Deadlift Training – Frequency and Intensity


Deadlifts can be your best friend or your worst nightmare. They are a gut wrenching exercise and the ultimate test of strength.

The deadlift is popular because it is one of the most effective exercises – perhaps even better than the squat – and, of course, is one of the big three in Powerlifting.

However, deadlifts can leave you feeling like you are dead if done too frequently or intensely. The deadlift places much greater stress on the central nervous system compared to other back exercises such as the barbell row and power clean.

I didn’t really consider this phenomenon until I started recording some of my workouts to assess my technique. I noticed that the average deadlift can take more than several seconds to perform, while other movements take only perhaps a second to perform and most had a shorter range of motion. The Olympic lifts, the exception, are both a longer range of motion and also performed exceedingly fast.

There is definitely a power output difference that can be calculated for each exercise but it is already evident that deadlifts performed too intensely and frequently will fry out the nervous system compared to other exercises.

The only exception to this rule would be new lifters who still haven’t fully adapted neurologically to the movement. Beginners are potentially the only group that can get away from deadlifting as frequent as 2 or 3 times a week. Even squatting everyday wouldn’t fry your nervous system as bad as deadlifting 3 times a week.

The only other exception would be a specialty program designed to increase the deadlift which would require doing less volume for virtually every other body part.

Now using this theory we can assume high frequency training using short range and fast movements would be as effective as a conjugate to increase deadlift strength. The only variable that would have to be further isolated would be the power output of the said exercise.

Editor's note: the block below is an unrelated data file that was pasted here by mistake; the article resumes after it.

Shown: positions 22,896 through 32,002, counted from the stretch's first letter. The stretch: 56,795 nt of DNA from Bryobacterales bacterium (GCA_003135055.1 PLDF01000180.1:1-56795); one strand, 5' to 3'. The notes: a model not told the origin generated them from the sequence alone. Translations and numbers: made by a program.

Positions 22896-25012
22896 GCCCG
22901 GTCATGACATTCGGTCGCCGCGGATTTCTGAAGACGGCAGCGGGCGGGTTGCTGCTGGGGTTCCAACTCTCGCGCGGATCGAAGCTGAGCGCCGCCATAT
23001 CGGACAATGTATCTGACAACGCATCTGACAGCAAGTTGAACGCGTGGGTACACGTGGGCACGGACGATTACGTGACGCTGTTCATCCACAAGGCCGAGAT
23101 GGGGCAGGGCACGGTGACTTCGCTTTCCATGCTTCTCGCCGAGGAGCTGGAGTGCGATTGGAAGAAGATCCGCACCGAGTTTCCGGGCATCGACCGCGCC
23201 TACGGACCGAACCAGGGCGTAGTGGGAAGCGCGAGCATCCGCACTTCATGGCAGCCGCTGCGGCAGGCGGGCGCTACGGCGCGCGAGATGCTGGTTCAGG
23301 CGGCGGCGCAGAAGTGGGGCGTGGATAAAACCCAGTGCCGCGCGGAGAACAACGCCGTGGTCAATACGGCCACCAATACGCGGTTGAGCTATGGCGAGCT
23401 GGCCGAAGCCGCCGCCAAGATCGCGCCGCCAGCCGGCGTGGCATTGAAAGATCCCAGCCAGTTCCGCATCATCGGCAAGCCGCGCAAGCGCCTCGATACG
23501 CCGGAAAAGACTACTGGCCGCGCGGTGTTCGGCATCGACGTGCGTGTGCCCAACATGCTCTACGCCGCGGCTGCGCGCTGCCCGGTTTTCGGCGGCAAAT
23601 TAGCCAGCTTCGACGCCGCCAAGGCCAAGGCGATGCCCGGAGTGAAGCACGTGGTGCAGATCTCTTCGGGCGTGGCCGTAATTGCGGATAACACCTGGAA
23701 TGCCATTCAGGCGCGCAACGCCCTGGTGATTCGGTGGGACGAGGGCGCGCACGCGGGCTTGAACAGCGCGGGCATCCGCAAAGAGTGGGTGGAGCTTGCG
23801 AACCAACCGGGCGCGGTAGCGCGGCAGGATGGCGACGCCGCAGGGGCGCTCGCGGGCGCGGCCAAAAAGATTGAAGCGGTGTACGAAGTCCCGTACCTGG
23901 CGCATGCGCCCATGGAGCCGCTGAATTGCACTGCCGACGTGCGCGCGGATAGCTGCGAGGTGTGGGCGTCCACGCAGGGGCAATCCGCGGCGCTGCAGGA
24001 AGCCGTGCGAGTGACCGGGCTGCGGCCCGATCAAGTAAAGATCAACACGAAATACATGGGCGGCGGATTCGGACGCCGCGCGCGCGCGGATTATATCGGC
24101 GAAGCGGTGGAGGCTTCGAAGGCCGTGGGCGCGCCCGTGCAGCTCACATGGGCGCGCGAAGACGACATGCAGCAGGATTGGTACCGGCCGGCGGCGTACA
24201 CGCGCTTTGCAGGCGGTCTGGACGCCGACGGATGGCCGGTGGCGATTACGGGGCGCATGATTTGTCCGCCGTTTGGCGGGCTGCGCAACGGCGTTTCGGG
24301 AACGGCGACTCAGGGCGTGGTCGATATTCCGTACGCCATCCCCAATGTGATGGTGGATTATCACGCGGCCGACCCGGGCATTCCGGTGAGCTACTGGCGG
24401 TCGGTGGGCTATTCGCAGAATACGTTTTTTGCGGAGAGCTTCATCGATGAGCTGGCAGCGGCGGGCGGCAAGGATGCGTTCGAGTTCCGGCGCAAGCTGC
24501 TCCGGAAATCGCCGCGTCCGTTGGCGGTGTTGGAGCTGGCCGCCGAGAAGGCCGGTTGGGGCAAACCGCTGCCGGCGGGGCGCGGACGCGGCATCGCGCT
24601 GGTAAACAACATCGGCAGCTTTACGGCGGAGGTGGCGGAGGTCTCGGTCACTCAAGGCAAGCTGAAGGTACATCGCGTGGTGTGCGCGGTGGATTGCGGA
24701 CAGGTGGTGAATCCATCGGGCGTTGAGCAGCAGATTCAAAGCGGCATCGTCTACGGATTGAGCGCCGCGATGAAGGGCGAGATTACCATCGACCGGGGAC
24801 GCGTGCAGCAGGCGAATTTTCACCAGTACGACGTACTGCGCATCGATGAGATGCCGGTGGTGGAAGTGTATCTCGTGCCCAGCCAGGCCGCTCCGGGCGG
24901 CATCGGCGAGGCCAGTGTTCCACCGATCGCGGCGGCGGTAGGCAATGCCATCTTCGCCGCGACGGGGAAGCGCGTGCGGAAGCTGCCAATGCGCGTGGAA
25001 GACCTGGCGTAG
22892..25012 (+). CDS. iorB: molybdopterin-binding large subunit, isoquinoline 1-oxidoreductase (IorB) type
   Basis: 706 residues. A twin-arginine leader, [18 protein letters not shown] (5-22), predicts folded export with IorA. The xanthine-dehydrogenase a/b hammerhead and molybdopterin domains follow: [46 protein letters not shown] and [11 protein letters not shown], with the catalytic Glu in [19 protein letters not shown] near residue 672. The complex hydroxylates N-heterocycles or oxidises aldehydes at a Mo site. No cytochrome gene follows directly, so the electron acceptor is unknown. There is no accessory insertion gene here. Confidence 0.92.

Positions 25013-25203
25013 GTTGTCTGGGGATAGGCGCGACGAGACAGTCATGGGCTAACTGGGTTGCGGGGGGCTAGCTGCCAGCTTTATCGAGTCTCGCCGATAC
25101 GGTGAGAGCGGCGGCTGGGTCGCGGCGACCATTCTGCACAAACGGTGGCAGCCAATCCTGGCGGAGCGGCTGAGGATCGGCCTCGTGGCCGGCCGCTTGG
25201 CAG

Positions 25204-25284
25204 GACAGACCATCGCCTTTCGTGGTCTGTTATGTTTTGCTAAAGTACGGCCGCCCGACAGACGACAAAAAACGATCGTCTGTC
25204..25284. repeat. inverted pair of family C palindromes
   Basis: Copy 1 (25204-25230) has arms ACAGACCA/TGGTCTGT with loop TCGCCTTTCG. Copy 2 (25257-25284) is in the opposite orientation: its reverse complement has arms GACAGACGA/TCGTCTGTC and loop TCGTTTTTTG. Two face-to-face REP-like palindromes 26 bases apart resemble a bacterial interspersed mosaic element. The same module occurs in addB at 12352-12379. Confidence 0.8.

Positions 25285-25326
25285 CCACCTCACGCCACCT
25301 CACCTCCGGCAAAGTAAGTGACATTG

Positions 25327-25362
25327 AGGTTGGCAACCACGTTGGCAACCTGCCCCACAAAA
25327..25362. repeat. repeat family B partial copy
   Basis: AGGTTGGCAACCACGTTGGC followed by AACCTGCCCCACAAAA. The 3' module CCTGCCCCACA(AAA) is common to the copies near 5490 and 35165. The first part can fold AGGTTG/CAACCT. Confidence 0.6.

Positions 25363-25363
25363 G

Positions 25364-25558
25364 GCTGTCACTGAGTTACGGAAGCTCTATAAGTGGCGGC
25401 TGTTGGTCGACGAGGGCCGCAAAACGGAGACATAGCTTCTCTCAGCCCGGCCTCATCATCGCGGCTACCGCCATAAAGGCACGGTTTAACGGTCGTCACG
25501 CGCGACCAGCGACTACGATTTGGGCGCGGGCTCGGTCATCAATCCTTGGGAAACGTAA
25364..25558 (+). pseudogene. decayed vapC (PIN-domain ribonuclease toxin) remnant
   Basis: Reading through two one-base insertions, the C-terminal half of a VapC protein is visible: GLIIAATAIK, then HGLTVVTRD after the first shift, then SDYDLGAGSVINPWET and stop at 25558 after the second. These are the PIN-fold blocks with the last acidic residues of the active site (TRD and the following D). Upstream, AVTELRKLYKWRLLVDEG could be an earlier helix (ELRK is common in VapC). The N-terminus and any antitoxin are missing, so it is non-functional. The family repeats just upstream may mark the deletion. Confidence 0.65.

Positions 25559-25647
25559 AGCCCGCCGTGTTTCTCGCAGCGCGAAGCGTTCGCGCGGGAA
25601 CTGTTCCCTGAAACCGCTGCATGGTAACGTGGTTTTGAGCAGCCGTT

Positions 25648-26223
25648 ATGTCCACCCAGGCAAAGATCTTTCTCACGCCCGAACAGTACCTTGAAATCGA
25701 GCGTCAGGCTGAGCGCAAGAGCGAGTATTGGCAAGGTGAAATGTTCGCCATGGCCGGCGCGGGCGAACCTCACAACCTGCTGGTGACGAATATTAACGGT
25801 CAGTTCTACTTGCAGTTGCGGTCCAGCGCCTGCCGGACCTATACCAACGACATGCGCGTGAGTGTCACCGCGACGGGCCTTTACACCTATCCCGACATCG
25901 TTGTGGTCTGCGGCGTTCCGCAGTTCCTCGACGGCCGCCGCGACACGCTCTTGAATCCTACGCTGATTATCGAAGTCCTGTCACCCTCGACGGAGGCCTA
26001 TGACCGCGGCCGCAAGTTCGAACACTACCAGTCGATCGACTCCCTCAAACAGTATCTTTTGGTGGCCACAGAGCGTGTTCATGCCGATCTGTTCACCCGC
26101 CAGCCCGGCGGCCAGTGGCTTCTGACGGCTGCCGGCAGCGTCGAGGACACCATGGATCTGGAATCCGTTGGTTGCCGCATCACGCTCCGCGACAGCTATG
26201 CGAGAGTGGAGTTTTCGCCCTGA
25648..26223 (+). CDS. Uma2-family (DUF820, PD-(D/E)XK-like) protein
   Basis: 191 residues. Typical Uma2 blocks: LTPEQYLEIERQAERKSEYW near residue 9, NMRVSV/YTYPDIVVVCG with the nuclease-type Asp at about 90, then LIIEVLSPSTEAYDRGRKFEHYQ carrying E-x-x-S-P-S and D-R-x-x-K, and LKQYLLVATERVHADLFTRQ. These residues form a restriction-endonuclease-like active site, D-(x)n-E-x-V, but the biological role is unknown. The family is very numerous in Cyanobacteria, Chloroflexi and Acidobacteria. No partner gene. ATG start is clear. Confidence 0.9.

Some obvious exercises would be shrugs, barbell cheat rows, power cleans, dumbbell rows, seated cable rows, and lat pull downs.

Some evidence supporting this would be the fact that many bodybuilders such as Arnold Schwarzenegger could deadlift over 710 lbs raw and Ronnie Coleman could do doubles with over 800 lbs using a squat suit. These well-known bodybuilders didn’t specialize in deadlift training and in fact were more concerned with the lats.

In bodybuilding if you don’t have lats then just shut up about your lower back and deadlift. Wide lats are the big show piece muscle when it comes to back in bodybuilding. So these bodybuilders for sure didn’t become Mr. Olympia by specializing in the deadlift or they for sure would have some of the greatest deadlift records in the sport of Powerlifting.

So if you are having nightmares about your next back workout consider what your goal is. If you want a big back and are more interested in bodybuilding then you should train like a bodybuilder and use the deadlift an assessment tool rather than an exercise.

On the other hand, if you are more worried about your max deadlift then there is no way around the principle of specificity. You have to deadlift and learn to love it. There is no way around it.

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